Although medical school classes are graduating classes of greater than 50% women and surgical residencies are graduating more female trainees, there remains a paucity of women in surgical leadership roles. Limitations for these types are leadership positions are even further limited for women who maintain family responsibilities outside of their work. Often, women in surgery must think outside of the box and make pivotal career decisions to obtain leadership roles. Our panel discussion will include detailed discussion on contract negotiations, networking, and finding a seat at the leadership table.



Postsurgical Outcomes with Interspinous Spacers in Lumbar Spinal Stenosis: Clinical Outcomes and Complications

Presented in the: AANOS Annual Scientific Meeting: Neurological and Orthopaedic Surgery Part 2


Mohan YS, MD, Neurosurgeon, Garden City Hospital, Garden City, MI



Lumbar spinal stenosis represents one of the most frequent  lumbar pathologies. Multiple management strategies include conservative and surgical options. In the last group of procedures, open and minimally invasive technique do exist to adequately manage these patients. We present a surgical cohort of 50 patients with the use of the interspinous spacers placement along with posterior lumbar decompression and posterolateral fusion.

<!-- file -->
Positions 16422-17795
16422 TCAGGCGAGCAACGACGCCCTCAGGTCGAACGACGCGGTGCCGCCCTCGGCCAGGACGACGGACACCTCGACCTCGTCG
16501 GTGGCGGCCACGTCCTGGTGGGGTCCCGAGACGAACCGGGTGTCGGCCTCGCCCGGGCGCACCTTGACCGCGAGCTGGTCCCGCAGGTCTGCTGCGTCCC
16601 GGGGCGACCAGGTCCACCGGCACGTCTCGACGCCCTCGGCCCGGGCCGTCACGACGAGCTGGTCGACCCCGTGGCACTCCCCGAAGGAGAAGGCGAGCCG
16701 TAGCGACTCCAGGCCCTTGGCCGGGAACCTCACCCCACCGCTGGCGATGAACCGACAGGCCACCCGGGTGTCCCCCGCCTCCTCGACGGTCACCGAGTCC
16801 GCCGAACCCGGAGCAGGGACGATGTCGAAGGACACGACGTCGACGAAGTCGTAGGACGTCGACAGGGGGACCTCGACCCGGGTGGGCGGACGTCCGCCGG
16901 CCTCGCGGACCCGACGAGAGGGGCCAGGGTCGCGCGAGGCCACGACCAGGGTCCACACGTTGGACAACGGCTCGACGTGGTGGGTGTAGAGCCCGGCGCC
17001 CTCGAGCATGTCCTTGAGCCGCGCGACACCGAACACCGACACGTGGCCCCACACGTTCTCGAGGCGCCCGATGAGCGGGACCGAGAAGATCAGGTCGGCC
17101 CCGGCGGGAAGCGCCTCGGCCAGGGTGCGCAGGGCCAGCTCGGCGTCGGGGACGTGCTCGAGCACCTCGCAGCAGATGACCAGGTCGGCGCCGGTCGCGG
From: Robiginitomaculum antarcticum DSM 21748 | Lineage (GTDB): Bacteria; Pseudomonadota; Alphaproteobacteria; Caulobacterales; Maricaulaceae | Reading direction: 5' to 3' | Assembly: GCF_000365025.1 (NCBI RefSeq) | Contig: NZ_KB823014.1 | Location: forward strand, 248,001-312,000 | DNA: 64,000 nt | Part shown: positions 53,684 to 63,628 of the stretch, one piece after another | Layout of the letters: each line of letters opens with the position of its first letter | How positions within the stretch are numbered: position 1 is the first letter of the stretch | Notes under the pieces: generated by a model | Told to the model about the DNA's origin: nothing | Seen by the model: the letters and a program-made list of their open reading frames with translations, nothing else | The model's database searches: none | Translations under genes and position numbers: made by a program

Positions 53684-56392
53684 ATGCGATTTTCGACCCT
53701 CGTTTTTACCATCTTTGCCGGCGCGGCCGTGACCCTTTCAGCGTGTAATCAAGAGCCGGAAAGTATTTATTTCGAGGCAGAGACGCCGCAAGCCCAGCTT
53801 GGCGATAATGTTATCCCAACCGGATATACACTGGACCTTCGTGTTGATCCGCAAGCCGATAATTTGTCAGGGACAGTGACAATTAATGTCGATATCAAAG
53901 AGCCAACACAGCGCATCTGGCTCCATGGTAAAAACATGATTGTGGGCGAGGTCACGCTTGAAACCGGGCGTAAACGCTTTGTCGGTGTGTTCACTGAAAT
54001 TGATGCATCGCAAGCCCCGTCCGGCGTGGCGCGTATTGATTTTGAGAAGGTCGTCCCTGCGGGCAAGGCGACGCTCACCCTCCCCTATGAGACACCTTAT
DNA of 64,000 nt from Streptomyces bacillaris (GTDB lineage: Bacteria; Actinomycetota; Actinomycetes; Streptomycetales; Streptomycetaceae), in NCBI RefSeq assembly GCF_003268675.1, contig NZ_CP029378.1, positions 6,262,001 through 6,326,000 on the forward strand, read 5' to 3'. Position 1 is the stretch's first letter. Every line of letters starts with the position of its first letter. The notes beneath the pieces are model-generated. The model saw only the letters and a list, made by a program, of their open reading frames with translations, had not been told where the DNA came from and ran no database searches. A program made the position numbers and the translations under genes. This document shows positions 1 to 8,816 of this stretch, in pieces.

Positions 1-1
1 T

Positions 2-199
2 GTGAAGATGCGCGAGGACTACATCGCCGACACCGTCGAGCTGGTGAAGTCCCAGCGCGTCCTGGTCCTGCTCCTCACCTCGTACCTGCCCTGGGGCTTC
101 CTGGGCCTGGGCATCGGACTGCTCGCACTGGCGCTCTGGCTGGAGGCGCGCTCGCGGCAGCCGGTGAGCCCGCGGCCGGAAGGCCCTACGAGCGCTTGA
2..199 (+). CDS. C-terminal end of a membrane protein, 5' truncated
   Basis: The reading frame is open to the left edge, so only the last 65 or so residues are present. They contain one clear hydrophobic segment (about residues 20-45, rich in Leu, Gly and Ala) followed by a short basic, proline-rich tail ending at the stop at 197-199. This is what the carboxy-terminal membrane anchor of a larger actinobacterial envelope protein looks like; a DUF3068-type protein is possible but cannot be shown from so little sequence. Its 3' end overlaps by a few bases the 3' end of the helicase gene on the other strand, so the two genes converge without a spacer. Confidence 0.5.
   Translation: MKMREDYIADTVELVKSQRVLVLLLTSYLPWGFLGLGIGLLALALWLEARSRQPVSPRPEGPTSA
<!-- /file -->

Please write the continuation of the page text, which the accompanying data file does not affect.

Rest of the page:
Material methods:

Fifty patients with diagnosis of spinal stenosis were collected for a retrospective analysis of prospectively collected data. Variables included age, gender, comorbidities, BMI, symptom presentation, length of symptoms, surgical complications, EBL, preop VAS (Visual Analogue Scale), 3 and 12-month VAS.



Preliminary results showed 50 individuals with varying ages of presentation with long standing claudication symptoms of 2 years approximately. Most patients had an adequate clinical improvement in clinical symptoms/pain  and activities of daily living.



Properly selected patients with lumbar stenosis can safely be treated with a minimally invasive placement of interspinous spacers along with decompression and posterolateral fusion.



This information above was published with limited editing. ICSUS and AANOS are not responsible for any inaccuracy or incorrect information.